By: Christa Meland
Fifty-five Minnesota churches applied for a micro grant of up to $2,500—and 40 of the applicants will receive funds to put toward innovative and creative approaches to growth and vitality.
Since 2005, the Department of Congregational Development’s Investing in Congregations grant program has distributed larger grants each year to churches that demonstrate a potential, capacity, and commitment to reach new people, grow in love of God and neighbor, and heal a broken world. Early this year, grants totaling $157,200 were given to 13 churches throughout Minnesota.
But a portion of the funds earmarked annually for such grants remained available for this year, and the Investing in Congregations grant team wanted to encourage churches with smaller, one-time requests to apply for this new type of grant. Small churches don’t always have the capacity to launch a big ministry plan over multiple years, and the team wanted to create an easier process for smaller requests—one that gives more access to more churches.
The 55 applications received in February totaled $130,000 in requested funding—significantly more than the $50,000 available. Many requests were for children and youth ministries.
The 40 micro grants awarded totaled $49,800. A few of them (each totaling $2,500) went to:
• First UMC (Appleton), for the creation of a youth center, a space for senior citizens, and a tutoring center within the community in the hopes of reconnecting the church with these age groups.
• Good Samaritan UMC (St. Peter), to host several community dinners at a local park and to purchase children’s books (with English and Spanish translations) for free little libraries it set up in the park.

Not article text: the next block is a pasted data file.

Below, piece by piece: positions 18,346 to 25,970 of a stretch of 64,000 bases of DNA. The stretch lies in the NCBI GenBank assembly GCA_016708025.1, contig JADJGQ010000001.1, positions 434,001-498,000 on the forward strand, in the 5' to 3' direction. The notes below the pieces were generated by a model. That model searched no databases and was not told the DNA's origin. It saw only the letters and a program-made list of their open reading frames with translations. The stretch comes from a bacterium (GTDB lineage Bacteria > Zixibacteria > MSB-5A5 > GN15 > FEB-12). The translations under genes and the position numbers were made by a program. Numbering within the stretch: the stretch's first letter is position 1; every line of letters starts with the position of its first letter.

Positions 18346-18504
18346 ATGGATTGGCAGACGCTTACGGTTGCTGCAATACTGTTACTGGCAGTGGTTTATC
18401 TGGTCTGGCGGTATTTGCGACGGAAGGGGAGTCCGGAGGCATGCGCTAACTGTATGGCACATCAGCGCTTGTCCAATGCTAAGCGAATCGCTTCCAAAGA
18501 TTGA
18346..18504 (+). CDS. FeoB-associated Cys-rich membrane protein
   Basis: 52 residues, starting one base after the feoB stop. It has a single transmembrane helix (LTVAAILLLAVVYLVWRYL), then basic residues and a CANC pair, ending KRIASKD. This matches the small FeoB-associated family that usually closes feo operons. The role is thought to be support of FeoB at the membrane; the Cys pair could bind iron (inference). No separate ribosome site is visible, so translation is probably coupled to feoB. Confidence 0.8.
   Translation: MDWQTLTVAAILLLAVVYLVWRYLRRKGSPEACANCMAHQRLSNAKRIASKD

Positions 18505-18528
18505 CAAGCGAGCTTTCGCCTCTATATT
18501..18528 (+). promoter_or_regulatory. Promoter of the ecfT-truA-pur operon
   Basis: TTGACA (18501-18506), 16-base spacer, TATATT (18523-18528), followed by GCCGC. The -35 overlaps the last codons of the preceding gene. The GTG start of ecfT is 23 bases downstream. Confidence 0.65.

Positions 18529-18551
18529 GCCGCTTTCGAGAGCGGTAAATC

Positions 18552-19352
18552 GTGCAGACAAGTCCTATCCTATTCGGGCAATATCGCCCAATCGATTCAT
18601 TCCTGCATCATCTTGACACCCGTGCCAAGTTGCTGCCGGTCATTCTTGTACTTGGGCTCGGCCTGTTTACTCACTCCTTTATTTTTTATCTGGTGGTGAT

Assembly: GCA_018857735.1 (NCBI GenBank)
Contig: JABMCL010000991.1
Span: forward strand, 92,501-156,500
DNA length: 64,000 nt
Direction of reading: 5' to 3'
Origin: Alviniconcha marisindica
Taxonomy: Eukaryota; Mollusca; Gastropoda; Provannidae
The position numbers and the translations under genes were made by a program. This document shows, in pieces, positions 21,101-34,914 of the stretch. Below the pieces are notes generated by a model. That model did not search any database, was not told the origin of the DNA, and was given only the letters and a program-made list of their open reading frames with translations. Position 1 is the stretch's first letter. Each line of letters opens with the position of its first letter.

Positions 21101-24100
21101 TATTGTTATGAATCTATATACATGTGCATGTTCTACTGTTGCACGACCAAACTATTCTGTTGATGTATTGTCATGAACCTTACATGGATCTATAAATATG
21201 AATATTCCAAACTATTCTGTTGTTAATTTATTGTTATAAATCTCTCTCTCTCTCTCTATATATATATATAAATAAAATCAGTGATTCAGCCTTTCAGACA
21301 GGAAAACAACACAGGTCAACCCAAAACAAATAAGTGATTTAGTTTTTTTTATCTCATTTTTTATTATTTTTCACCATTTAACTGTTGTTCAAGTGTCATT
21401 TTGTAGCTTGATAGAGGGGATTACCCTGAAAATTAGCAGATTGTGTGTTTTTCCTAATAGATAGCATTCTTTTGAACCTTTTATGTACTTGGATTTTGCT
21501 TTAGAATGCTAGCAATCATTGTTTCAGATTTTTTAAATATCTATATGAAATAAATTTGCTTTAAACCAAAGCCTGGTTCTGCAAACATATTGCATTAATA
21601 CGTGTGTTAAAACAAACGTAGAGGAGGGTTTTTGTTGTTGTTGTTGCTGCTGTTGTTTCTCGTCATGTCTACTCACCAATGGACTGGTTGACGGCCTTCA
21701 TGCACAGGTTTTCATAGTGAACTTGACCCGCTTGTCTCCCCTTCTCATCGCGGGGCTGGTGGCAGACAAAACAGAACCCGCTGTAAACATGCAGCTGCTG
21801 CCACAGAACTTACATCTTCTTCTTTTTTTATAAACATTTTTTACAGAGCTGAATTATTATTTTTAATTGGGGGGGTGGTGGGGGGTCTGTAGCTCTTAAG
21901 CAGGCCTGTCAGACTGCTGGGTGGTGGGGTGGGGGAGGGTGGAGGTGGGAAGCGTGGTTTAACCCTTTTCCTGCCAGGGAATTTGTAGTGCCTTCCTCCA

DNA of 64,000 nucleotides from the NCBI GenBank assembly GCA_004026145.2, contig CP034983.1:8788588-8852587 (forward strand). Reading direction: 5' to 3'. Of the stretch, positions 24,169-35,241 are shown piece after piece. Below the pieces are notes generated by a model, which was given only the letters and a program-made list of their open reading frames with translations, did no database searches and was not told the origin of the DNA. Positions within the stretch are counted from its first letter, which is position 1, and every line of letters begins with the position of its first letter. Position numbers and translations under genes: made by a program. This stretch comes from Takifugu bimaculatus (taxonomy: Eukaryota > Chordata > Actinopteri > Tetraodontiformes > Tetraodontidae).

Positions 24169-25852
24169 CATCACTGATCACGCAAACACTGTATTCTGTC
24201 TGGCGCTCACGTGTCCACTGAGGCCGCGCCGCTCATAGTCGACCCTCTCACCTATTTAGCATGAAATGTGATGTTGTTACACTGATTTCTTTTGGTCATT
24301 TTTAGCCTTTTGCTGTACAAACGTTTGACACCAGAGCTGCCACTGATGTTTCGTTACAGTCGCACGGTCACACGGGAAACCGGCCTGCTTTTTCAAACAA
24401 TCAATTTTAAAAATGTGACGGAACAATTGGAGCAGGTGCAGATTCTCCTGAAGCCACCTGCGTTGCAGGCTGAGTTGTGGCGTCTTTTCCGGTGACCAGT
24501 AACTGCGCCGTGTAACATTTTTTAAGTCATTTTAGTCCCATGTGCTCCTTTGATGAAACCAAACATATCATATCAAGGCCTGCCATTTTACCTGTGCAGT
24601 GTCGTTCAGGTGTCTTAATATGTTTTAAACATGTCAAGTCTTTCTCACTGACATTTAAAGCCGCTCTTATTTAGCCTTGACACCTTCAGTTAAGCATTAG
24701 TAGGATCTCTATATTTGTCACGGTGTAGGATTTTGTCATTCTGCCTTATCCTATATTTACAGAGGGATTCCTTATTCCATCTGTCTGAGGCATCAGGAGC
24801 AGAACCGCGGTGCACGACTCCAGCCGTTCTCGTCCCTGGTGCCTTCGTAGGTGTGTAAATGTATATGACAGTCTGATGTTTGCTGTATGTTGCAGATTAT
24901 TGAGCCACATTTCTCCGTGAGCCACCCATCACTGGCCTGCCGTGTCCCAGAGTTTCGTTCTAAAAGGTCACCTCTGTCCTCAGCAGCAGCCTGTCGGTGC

• Heritage UMC (New Prague), for a new downtown outreach that will provide coffee, CDs of preaching and worship music, and prayer to downtown passers-by every Saturday morning May-September.
• First United Church (Little Falls), to help launch a community recovery ministry.
• Lamberton UMC, for the purchase of sound equipment for a new contemporary worship service.
“Some people might think that having grant requests exceeding three times the amount available to distribute is a problem,” said Director of Congregational Development Dan Johnson. “I think it’s inspiring! Nearly five dozen churches have dreams for reaching new people in new ways that enabled them to respond with a plan on just a month’s notice. Would that all our churches are so poised to steward the resources with which God constantly surprises us!”
Johnson said it’s very likely that the Investing in Congregations team will offer micro grants again next year.
Christa Meland is director of communications for the Minnesota Annual Conference of the United Methodist Church.
Minnesota Annual Conference of the United Methodist Church